Travis Strikes Again might feel small in scope and ambition, but that's intentional. After Let it Die, Suda asked GungHo, the Japanese developer that acquired Grasshopper in 2013, whether he could return to his roots and work on a project with a smaller team. The director had been inspired after meeting a range of independent developers including Jonatan Söderström and Dennis Wedin, the creative force behind Hotline Miami. Gungho agreed and Suda rebooted Grasshopper with just five people. "There were some outside staff," Suda told Engadget through an English interpreter, "but the core team [at first] was only five people."
Originally, Travis Strikes Again wasn't going to be set in the No More Heroes universe. But when the Nintendo Switch was unveiled in late 2016, Suda realized the hardware would be perfect for Grasshopper's hibernating hero. He then tweaked the storyline to center around Travis and, hopefully, build excitement for a potential numbered sequel.
I can't recall a single dick joke, or suggestive cinematic, during my half-hour playthrough.
Travis Strikes Again retains the wit and humor of the No More Heroes franchise. It's clearly self-aware, with endless jokes that poke fun at gamer culture and conventions. In the opening world, for instance, Travis encounters a manifestation of the sentient console -- two figures, Death and Drive, connected by an assortment of cables. They start explaining the rules of world until Travis cuts them off and says: "You talk too damn much. This is what sucks about games these days. It takes too long to finally start playing."
Notably, Suda seems to have dialed down the titillation, too. I can't recall a single dick joke, or suggestive cinematic, during my half-hour playthrough. If the entire game is like this, I'll be glad. The dialogue leans on expletives instead which feel, somewhat ironically, more mature for Travis.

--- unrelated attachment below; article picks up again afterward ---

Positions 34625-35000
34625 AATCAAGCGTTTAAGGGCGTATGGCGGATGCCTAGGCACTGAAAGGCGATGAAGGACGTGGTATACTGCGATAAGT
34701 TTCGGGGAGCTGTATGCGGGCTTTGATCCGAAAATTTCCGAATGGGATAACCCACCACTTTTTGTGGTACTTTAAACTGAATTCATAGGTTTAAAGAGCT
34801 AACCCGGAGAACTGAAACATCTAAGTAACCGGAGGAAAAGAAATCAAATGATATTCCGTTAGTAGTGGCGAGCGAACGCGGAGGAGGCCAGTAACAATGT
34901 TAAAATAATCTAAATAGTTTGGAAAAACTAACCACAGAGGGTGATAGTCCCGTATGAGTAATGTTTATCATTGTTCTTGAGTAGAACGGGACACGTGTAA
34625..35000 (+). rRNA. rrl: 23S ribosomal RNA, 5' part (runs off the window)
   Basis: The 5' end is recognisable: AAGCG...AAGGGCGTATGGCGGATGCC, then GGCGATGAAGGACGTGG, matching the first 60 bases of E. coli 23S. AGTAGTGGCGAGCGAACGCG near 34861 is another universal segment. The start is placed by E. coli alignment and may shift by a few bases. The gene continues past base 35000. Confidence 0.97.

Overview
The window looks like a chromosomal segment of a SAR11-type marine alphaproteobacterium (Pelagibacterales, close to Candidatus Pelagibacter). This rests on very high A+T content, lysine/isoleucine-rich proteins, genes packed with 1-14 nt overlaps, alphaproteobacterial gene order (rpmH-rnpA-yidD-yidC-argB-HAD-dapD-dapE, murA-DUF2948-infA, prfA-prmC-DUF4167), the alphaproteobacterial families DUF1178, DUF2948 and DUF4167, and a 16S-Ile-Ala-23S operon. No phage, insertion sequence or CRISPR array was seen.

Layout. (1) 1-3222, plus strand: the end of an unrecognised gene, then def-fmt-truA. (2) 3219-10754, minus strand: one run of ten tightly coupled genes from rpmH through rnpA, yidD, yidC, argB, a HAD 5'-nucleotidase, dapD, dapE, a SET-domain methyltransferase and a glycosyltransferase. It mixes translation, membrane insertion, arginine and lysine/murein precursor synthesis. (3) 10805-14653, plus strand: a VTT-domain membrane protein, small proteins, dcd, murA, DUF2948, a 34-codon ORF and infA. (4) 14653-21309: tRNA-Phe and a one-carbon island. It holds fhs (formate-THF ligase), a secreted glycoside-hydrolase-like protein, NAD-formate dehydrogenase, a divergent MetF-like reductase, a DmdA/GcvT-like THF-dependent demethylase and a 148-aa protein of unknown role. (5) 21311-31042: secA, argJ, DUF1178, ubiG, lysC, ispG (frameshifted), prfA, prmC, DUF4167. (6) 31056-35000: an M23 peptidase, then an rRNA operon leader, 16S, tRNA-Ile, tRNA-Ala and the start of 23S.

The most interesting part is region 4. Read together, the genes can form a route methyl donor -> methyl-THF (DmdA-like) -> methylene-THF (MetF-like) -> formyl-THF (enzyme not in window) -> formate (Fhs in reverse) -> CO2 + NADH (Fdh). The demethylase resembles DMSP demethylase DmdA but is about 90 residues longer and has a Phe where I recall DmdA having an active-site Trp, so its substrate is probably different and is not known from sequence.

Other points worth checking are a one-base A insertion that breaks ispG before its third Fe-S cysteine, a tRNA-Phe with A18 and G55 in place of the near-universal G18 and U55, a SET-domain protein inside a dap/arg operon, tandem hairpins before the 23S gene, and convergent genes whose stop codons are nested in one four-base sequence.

From the jump, it's obvious that Travis is familiar with the games he's playing through. Partway through my demo, the lightsaber -- sorry, beam katana -- wielding assassin encountered a boss called Electro Triple Star. Instead of cowering in fear, Travis exclaimed: "Triple Star! I know you! I played that [game] for days in the arcade. The industrial monster designs were badass!" Suda says Travis is the type of person that would love to be called a "hardcore gamer." He'll always pick the hardest difficulty, even if he struggles and eventually drops down to an easier setting.
The game, then, is an exploration of video game tropes and cliches. Suda's interpreter explained: "All of the commentary in the game, and the way things are depicted... Suda always wants it to be from Travis' point of view. It's Travis looking out toward the state of games now, and the video game industry. So whether some things appear as light jokes, or whether they seem to have a deeper meaning to them, that's all from Travis."
At one stage, Suda was considering a bunch of levels inspired by specific indie games. He dropped the idea, however, because communicating with every indie developer and getting clearance for his wacky ideas would have taken too much time. Aside from Hotline Miami -- a byproduct of his close friendship with Wedin -- all of the collaborations are restricted to t-shirt designs. Suda says the game will also have a bunch of cameos from older Grasshopper titles, both inside and outside the No More Heroes universe, to celebrate the studio's 20th anniversary next year.
The levels will sometimes feel repetitive, or have a section that feels unbalanced.
Most of the worlds are loosely inspired by arcade classics instead. Suda wanted to recapture the mystery and intrigue of games such as Galaga that captivated him as a child. That means the levels will sometimes feel repetitive, or have a section that feels unbalanced. Some will also have surprises that break genre tropes and conventions. "He wants there to be some element of natural surprise," Suda's interpreter said. "Positive surprise, to a lot of the games. Where people think it's going to be one thing, and it turns out to be something else entirely."